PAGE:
British Board of Film Classification

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Rating Process

This section of the Student Guide provides an overview of the age ratings process and more detail on each of the issues that must be taken into consideration by Examiners when viewing works submitted for age rating. There are also sections on Cuts, Controversial Decisions and Rejects and Appeals.

 

How a film or DVD is rated

The Board’s age ratings decisions are reached by consensus, with the Director, the President and the two Vice-Presidents taking ultimate responsibility.

The Examiners' daily viewing programme consists of a combination of film and DVD material. Until July 2012, some Examiners also specialised in video games, as rating an interactive game could be a very different experience to rating a film or DVD.

Examiners normally view DVD submissions on their own – called solo viewing. A large proportion of works suitable for solo viewing include episodes from TV series or works aimed at young children that have already been broadcast on television. Films for cinema release are rated in teams of two. Controversial works, such as extreme reality material, will also be programmed for team work and often seen by more than one team in order to gather diverse opinions.

Examiners watch films for cinema release in the BBFC's cinema, in order to accurately reproduce the effect that sound levels and special effects will have on the cinema audience. DVDs are viewed in the BBFC's viewing rooms on plasma screens, to recreate the 'home viewing' experience.

Many films and DVDs are submitted in foreign languages (notably Hindi and other South Asian languages) and Examiners with linguistic skills are programmed to view these works. Where the work is in a language not spoken by any of the Examiners and there are no subtitles, the BBFC will use an interpreter who will sit alongside the Examiner or team.

With each work, Examiners log details of what they watch, including:

  • general context - plot, characters, outline of individual scenes
  • timings of key moments, including camera angles, type of shots, on- and off-screen moments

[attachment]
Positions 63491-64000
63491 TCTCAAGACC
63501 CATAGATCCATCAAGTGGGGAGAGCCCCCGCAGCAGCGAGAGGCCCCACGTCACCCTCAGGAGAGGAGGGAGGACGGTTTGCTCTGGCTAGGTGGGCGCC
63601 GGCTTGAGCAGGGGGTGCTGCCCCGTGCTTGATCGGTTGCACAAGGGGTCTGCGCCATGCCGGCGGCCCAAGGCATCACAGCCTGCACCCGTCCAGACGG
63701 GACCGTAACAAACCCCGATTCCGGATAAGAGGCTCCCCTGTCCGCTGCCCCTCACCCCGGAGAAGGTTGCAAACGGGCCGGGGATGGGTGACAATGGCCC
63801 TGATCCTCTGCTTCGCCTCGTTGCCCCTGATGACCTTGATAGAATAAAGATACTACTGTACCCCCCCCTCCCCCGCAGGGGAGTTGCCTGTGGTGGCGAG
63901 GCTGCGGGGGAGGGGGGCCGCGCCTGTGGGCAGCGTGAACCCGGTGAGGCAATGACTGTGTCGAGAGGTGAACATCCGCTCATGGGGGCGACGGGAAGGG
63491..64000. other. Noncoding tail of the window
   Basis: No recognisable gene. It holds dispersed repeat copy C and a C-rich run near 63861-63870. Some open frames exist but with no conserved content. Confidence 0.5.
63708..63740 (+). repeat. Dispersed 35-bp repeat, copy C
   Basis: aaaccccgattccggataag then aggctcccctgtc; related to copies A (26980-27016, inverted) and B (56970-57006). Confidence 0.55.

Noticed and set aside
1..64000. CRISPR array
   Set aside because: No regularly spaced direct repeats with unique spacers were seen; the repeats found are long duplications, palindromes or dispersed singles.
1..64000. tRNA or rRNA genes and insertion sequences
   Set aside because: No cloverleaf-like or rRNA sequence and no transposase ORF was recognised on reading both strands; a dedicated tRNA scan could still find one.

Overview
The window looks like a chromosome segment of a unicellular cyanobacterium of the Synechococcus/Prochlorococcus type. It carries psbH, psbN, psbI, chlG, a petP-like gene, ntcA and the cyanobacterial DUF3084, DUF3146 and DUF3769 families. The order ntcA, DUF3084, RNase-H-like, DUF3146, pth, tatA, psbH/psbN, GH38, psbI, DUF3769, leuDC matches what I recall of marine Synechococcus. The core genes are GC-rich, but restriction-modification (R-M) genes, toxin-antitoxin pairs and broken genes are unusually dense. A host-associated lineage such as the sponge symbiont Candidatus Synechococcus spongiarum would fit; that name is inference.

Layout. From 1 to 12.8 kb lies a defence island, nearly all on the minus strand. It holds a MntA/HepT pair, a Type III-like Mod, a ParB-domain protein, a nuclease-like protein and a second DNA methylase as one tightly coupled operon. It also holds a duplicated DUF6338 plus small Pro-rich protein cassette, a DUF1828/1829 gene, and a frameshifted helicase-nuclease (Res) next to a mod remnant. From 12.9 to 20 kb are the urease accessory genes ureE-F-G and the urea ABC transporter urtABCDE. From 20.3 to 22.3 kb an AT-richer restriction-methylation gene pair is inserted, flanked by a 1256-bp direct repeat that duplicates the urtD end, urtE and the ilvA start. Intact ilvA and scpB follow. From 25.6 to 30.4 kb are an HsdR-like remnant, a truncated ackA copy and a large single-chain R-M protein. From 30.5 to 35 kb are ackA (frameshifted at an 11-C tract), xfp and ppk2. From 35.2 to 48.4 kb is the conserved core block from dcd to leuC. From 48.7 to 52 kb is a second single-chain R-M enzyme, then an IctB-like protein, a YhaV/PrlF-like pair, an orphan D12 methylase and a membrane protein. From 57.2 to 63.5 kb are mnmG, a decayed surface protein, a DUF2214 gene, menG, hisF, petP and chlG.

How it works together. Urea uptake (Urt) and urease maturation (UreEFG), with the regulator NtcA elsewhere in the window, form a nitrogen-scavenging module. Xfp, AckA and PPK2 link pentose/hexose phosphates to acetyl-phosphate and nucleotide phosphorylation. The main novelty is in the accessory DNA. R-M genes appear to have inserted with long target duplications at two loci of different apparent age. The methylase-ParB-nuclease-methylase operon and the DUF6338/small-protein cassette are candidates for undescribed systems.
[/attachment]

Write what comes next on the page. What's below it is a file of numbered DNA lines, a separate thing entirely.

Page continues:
• bad language, sex and drug references and so on

Reports include a brief synopsis of the work, details of the issues and an argument in support of the recommended age rating. Most decisions are straightforward and are based on the BBFC's published Guidelines, which were last revised in 2009. The distributor can request a specific age rating, which the solo Examiner or team will take into consideration, but such a request does not determine the final decision. If necessary and appropriate, cuts may be suggested to meet the category request, and the decision will be ultimately made by the distributor.

A work is referred for further viewing by a team if an Examiner is unsure about an issue or theme.

Sometimes a work will fall between two categories. This second team could include a Senior Examiner or an Examiner with expertise in the particular subject, as well as the Director and the Head of Policy.

Difficult or controversial material can also be referred to the weekly Examiners’ Meeting, where they can be debated further to obtain a wide range of valuable opinions. Ultimately, the work will be referred to Senior Management.

If a work contains material which is illegal or unacceptable under the BBFC's Guidelines, Examiners will draw up a list of cuts which will be sent to the distributor. If a work as a whole is unacceptable, it can be rejected, but this happens only on rare occasions. The Presidential Team will be consulted on difficult works, especially those which may be refused a certificate altogether or which raise serious policy issues.

 

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